Becoming content with owning less stuff will take some work. First, we all need to control our impulse buying as an emotional response or to meet trends. Sure, I knew I didn’t need that bubble skirt or peplum dress, but I wanted them. Second, we need to make an effort to buy better, making a concerted effort to buy things of better overall value – meaning better quality, lasts longer, and more versatility. A plain black pencil skirt with a slip and good seam strength made from locally sourced wool is obviously more versatile than a brightly colored bubble skirt from H&M which only looked good in 2011 and whose hem will unravel after 4 washes (True story). The qualities I just listed for the pencil skirt, and the conscious decision I made to value those qualities, are actually representative of 4 out of the 8 DFL tenets (Loveable, Sustainable, Guarantee-able, Sustain-able). Trying to buy a versatile, high-value product that can at least live up to some of the 8 DFL tenets, rather than the quick and cheap solution for that moment, is one way I can consciously make decisions to buy less.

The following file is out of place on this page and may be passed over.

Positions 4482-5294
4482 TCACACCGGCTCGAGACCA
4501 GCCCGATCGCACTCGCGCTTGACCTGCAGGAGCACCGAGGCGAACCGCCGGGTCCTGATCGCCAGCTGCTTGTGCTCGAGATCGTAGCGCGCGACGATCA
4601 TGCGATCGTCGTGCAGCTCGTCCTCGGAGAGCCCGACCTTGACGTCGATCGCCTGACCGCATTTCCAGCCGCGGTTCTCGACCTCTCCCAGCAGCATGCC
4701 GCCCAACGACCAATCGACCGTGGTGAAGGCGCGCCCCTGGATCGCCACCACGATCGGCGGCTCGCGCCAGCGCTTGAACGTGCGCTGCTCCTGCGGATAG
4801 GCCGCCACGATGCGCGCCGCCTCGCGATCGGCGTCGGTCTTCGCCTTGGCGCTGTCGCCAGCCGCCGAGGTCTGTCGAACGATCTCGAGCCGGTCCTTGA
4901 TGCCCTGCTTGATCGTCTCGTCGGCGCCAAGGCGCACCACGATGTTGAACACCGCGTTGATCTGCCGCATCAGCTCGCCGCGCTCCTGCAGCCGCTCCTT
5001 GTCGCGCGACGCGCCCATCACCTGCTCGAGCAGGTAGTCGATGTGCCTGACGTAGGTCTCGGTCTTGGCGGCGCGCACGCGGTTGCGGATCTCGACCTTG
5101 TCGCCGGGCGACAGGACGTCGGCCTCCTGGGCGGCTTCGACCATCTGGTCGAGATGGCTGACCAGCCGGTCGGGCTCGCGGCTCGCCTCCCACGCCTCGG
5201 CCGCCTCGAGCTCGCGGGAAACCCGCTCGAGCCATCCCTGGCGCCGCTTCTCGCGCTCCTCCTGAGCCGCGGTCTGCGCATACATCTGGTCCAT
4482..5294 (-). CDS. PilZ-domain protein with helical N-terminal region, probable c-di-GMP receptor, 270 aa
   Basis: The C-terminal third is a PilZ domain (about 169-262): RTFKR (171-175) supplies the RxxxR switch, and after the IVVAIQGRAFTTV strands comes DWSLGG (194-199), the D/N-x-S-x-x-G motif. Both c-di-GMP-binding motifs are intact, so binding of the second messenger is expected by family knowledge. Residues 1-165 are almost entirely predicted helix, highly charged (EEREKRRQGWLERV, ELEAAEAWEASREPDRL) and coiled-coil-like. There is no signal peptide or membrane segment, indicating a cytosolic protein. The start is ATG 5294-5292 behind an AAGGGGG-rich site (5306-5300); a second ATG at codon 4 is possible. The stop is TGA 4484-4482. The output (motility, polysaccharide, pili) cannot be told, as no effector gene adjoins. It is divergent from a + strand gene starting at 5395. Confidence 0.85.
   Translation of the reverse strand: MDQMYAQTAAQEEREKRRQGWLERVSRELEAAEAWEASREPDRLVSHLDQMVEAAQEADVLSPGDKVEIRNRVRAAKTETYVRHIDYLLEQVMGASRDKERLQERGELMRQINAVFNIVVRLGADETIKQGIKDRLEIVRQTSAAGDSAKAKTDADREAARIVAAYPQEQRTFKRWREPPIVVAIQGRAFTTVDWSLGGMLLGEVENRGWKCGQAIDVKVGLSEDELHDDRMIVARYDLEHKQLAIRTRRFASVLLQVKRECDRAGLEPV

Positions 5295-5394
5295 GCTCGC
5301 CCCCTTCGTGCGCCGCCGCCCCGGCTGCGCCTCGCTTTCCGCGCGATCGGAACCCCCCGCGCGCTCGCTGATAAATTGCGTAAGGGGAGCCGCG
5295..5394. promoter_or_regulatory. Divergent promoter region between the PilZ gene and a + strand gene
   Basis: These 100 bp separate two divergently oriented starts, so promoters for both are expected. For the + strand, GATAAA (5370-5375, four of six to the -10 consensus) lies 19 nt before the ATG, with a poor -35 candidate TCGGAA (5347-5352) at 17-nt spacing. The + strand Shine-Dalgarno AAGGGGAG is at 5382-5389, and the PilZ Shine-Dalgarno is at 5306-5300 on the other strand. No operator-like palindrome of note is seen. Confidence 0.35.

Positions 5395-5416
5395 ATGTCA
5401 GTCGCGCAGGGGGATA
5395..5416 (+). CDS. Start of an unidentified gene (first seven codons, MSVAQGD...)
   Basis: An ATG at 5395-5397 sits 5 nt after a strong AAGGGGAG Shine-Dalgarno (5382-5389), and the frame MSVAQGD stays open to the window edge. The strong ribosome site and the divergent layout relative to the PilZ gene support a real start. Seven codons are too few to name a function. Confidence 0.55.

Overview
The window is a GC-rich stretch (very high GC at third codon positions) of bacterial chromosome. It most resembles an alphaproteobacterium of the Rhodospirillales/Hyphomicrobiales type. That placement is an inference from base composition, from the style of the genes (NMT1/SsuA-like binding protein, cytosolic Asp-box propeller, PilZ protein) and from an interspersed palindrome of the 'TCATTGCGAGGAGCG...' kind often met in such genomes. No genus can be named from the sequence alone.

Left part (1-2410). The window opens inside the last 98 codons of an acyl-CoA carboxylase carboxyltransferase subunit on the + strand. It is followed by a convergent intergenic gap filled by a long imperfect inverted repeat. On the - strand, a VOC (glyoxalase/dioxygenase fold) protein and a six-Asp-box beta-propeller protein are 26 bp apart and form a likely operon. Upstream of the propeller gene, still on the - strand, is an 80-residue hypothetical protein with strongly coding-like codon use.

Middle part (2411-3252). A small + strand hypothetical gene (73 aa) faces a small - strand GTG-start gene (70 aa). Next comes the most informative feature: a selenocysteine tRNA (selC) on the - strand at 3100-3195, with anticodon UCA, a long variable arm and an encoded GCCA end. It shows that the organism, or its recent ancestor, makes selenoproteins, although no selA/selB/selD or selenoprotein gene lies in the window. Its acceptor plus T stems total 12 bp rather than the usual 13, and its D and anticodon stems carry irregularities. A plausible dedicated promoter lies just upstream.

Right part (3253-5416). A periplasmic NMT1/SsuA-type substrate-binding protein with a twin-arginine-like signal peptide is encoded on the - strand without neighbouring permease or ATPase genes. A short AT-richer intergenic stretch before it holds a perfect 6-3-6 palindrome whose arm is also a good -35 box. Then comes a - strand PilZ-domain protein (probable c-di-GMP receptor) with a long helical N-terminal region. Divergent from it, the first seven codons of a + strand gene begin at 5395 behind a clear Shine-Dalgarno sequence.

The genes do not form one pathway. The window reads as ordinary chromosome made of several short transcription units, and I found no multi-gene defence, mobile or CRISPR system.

For those for those of you who don’t know this is a bubble Skirt.

So what happens when I buy less? I have fewer clothes in my closet, fewer beauty products crammed into my cabinet, and my table ware is cut down to the serving pieces I actually need instead of 20 pieces for different seasonal themes. My home is less cluttered, so I spend less time cleaning. Like all the cool Silicon Valley CEOs, I have less decision fatigue from choosing my clothes in the morning. And, my budget stretches a little further, meaning I feel less pressure to work more hours. With all this new-found time, I get outside more – in the community and in nature. I have more time to install solar panels, shop from local farms, and cook instead of buying pre-packaged food. Maybe I’ll start to raise chickens for fresh eggs with 0 carbon footprint or canning vegetables. These have all been goals for me and my family, but who has the time?

I would love to be able to have the time to raise our own chickens.

Photo by Rowan S on Unsplash

The New Economics Foundation study states that a reduced workweek can help people live more sustainably. I believe DFL products can be a part of that. Consumers would have more time to do things like maintaining their products, prolonging the product’s usefulness, and reducing our overall consumption. I also buy fewer products that are a matter of convenience, in favor of those that are better choices for the environment and my health.